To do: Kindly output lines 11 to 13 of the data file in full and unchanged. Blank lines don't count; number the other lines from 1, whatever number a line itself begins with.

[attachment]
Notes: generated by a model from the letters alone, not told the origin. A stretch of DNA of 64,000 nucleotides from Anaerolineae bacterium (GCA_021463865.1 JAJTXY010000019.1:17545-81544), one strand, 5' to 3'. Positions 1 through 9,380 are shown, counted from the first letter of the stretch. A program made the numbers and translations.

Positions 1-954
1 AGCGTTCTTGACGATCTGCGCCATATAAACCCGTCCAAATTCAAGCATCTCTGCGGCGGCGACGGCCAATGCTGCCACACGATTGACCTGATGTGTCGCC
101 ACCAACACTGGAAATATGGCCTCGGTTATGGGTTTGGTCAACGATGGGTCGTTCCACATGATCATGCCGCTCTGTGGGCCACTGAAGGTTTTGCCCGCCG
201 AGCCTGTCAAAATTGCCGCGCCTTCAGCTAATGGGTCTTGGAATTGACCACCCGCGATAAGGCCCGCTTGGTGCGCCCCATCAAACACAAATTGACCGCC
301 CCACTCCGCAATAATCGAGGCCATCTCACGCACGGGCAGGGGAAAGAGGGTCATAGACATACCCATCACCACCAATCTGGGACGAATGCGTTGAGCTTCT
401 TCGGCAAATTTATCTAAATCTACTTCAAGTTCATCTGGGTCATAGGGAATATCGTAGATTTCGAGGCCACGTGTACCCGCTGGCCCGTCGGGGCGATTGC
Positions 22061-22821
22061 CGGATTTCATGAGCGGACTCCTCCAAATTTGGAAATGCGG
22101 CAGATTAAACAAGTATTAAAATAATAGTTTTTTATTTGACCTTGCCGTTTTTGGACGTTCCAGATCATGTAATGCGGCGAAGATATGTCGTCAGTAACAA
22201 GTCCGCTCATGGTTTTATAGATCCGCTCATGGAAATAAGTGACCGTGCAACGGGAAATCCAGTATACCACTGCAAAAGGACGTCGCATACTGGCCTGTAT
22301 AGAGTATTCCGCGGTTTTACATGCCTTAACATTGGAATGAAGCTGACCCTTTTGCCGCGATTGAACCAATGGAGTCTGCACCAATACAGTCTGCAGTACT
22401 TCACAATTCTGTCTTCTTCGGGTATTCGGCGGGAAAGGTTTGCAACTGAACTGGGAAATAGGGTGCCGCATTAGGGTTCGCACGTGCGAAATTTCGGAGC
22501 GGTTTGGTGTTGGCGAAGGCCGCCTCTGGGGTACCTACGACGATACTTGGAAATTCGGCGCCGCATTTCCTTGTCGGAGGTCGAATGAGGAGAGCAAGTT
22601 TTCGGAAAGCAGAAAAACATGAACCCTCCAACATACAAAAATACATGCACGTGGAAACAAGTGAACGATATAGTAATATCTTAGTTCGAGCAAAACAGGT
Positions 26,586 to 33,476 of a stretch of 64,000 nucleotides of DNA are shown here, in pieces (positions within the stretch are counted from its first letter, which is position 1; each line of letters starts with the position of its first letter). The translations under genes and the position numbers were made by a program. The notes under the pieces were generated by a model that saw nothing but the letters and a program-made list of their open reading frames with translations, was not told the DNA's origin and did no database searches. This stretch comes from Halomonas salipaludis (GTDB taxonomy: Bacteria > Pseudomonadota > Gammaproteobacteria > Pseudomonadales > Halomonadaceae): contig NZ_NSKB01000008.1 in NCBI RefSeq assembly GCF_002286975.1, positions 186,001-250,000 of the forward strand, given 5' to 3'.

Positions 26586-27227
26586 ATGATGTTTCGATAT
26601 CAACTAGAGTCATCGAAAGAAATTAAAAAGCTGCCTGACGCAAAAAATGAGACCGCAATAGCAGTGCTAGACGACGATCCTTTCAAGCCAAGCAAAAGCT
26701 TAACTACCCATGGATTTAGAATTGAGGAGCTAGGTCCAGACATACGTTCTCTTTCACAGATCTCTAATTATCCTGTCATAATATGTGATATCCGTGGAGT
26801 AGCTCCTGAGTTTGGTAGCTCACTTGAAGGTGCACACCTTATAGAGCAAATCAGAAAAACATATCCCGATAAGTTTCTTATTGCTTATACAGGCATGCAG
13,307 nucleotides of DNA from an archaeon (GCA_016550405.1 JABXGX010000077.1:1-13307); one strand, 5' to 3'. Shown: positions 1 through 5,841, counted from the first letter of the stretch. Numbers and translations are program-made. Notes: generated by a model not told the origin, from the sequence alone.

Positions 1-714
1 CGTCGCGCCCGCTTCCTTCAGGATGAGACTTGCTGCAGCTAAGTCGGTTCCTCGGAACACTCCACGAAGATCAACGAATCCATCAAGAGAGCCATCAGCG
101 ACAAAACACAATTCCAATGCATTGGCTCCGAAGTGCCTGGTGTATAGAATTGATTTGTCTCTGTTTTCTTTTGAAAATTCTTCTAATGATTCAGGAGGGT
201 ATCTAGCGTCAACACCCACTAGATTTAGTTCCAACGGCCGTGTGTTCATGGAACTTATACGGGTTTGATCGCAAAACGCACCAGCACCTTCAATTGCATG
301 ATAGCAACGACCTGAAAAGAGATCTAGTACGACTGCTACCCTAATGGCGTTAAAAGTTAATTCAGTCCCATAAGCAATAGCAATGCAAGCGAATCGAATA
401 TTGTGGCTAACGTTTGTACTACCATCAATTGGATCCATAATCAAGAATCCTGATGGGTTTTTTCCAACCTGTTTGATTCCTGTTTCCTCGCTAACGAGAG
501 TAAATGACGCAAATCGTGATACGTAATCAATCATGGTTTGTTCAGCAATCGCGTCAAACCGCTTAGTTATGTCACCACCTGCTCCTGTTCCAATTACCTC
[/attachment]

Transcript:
22201 GTCCGCTCATGGTTTTATAGATCCGCTCATGGAAATAAGTGACCGTGCAACGGGAAATCCAGTATACCACTGCAAAAGGACGTCGCATACTGGCCTGTAT
22301 AGAGTATTCCGCGGTTTTACATGCCTTAACATTGGAATGAAGCTGACCCTTTTGCCGCGATTGAACCAATGGAGTCTGCACCAATACAGTCTGCAGTACT
22401 TCACAATTCTGTCTTCTTCGGGTATTCGGCGGGAAAGGTTTGCAACTGAACTGGGAAATAGGGTGCCGCATTAGGGTTCGCACGTGCGAAATTTCGGAGC